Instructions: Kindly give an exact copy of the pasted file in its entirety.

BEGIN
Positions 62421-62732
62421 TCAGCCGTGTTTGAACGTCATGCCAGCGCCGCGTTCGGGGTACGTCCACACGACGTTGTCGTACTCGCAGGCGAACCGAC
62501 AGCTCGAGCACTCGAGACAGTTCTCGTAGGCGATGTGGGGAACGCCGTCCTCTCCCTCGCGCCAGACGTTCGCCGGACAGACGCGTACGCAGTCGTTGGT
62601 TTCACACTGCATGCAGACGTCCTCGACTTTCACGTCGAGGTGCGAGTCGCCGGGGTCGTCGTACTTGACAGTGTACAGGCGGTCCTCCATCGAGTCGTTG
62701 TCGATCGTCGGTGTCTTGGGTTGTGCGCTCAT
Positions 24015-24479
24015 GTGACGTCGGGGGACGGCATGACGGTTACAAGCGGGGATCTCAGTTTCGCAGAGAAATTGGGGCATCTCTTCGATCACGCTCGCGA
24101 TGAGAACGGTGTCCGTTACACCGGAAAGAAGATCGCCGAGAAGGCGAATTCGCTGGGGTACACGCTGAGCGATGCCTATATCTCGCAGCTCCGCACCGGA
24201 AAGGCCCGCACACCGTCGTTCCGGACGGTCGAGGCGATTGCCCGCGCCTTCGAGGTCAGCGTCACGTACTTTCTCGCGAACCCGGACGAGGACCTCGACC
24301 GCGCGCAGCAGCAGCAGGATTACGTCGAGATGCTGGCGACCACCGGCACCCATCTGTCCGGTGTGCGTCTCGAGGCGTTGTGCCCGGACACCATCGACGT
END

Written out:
Positions 62421-62732
62421 TCAGCCGTGTTTGAACGTCATGCCAGCGCCGCGTTCGGGGTACGTCCACACGACGTTGTCGTACTCGCAGGCGAACCGAC
62501 AGCTCGAGCACTCGAGACAGTTCTCGTAGGCGATGTGGGGAACGCCGTCCTCTCCCTCGCGCCAGACGTTCGCCGGACAGACGCGTACGCAGTCGTTGGT
62601 TTCACACTGCATGCAGACGTCCTCGACTTTCACGTCGAGGTGCGAGTCGCCGGGGTCGTCGTACTTGACAGTGTACAGGCGGTCCTCCATCGAGTCGTTG
62701 TCGATCGTCGGTGTCTTGGGTTGTGCGCTCAT
Positions 24015-24479
24015 GTGACGTCGGGGGACGGCATGACGGTTACAAGCGGGGATCTCAGTTTCGCAGAGAAATTGGGGCATCTCTTCGATCACGCTCGCGA
24101 TGAGAACGGTGTCCGTTACACCGGAAAGAAGATCGCCGAGAAGGCGAATTCGCTGGGGTACACGCTGAGCGATGCCTATATCTCGCAGCTCCGCACCGGA
24201 AAGGCCCGCACACCGTCGTTCCGGACGGTCGAGGCGATTGCCCGCGCCTTCGAGGTCAGCGTCACGTACTTTCTCGCGAACCCGGACGAGGACCTCGACC
24301 GCGCGCAGCAGCAGCAGGATTACGTCGAGATGCTGGCGACCACCGGCACCCATCTGTCCGGTGTGCGTCTCGAGGCGTTGTGCCCGGACACCATCGACGT